Lost in Afghanistan
In less than two months, the world will mark the tenth anniversary of the global War on Terror. It seems impossible that so much time has gone by when we think of the morning of 9/11. Yet when we recall the past decade, we remember that each year of war felt like it dragged on for ten years on its own. According to Taliban author, Ahmed Rashid, in this morning’s New York Times: “Afghanistan just got more dangerous and unpredictable.” For many of us, although we have watched the war unfold for years, it remains difficult to understand the war as a whole. Looking at a timeline of the decade of war helps organize the events in our minds, but just knowing the basics is not enough to answer all the nagging questions. Tim Bird and Alex Marshall’s Afghanistan: How the West Lost Its Way not only chronicles the United States’ longest war but also addresses the questions that have plagued the West since the early years.
Bird and Marshall examine the volatile history of ungovernable Afghanistan before the War on Terror, showing how unlikely a unified Afghanistan was before the intervention. They then analyze the miscalculations by the United States and its Western allies, scrutinizing both U.S. presidential administrations involved in the war. For example, during a September 12, 2011 meeting with President Bush, Richard Clarke (the National Coordinator for Security, Infrastructure Protection, and Counterterrorism) insisted that al-Qaeda was clearing responsible for the attacks of the day before. President Bush countered, “Look into Iraq, Saddam.” Such smaller events, which originally went unnoticed, create a clearer picture of the intervention that became a disaster.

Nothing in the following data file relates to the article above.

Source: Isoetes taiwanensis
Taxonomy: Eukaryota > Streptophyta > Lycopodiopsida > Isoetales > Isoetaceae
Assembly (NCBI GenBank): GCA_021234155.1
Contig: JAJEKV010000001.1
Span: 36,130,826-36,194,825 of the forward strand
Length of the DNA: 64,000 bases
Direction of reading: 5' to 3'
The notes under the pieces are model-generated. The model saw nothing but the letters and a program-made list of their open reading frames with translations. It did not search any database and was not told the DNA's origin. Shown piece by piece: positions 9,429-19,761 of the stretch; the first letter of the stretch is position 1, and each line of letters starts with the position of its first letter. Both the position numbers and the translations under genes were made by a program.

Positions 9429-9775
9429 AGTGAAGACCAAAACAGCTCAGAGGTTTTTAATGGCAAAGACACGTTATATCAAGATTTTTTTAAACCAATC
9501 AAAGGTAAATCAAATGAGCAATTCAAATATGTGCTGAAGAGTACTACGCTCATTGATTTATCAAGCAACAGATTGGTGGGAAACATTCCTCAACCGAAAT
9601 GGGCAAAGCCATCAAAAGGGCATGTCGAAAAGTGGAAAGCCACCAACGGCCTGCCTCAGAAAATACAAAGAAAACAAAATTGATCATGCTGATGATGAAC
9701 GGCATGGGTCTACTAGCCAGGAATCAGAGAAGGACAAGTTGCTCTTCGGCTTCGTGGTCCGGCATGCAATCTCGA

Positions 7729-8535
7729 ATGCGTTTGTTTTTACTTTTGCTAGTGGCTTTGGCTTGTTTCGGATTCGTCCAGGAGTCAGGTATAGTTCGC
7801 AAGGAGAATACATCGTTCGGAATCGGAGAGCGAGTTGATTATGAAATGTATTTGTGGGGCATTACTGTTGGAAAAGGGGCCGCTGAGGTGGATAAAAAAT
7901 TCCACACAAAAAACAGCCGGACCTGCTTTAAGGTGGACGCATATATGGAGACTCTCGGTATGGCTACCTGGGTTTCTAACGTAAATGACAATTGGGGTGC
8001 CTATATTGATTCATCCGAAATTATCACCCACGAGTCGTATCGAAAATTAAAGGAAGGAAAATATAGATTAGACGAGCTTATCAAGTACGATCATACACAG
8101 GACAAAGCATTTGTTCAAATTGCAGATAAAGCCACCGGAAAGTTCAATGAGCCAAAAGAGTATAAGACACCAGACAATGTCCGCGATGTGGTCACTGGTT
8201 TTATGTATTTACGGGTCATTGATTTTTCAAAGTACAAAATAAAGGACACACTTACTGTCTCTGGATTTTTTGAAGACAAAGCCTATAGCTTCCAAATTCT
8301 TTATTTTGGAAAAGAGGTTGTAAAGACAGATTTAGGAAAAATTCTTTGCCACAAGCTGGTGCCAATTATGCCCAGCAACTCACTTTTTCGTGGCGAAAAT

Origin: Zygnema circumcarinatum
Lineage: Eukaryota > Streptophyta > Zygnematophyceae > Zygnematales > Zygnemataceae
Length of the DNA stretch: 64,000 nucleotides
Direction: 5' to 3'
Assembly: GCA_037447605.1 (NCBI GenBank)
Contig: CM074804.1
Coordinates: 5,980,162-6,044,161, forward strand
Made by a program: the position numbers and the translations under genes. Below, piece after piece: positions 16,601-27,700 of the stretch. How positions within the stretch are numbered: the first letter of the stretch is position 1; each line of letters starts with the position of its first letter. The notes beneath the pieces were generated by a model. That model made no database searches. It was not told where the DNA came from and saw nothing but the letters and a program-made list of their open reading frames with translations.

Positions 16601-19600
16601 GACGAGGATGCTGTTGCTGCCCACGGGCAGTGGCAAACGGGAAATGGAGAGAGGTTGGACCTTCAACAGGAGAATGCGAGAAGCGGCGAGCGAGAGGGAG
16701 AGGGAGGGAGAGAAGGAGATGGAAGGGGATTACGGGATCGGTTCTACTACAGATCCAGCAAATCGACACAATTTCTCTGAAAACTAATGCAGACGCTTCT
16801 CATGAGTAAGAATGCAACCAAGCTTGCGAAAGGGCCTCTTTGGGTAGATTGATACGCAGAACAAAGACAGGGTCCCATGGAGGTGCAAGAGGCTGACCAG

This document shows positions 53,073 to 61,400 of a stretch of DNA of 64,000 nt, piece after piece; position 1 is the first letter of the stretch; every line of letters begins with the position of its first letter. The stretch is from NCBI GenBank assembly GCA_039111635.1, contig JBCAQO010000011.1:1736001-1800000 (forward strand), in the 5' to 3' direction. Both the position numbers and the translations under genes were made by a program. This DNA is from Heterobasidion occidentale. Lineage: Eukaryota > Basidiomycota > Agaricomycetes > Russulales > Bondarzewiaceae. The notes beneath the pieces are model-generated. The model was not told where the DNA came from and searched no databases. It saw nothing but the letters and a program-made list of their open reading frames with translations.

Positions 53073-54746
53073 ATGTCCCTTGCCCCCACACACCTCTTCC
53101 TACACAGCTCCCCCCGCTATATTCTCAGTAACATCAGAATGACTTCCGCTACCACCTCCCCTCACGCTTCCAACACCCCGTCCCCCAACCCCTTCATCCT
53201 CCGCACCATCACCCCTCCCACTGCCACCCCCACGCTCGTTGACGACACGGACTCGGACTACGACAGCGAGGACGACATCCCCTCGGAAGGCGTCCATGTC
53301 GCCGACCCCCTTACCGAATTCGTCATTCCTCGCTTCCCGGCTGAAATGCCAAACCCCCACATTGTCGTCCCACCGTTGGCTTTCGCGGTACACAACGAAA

Some of the smallest missteps are the most enlightening. In one Afghani village, Western military officers attempted to convince two Afghani elders to trust them by showing a film sent from London. While the movie did include a message from coalition forces, the officers were embarrassed to realize that the film-makers had also added ten minutes of underwater footage from Blue Planet. Why would they do that? Westerners’ understanding of Afghanistan had not improved after years of war. Even in March 2009, when President Obama refocused U.S. core objectives in Afghanistan, his administration seemed to be following “the pattern of strategic incoherence that had characterized” the entire war’s progression. With the West unable to fully comprehend the nature of Afghanistan, the gap between it and Afghanistan only widened.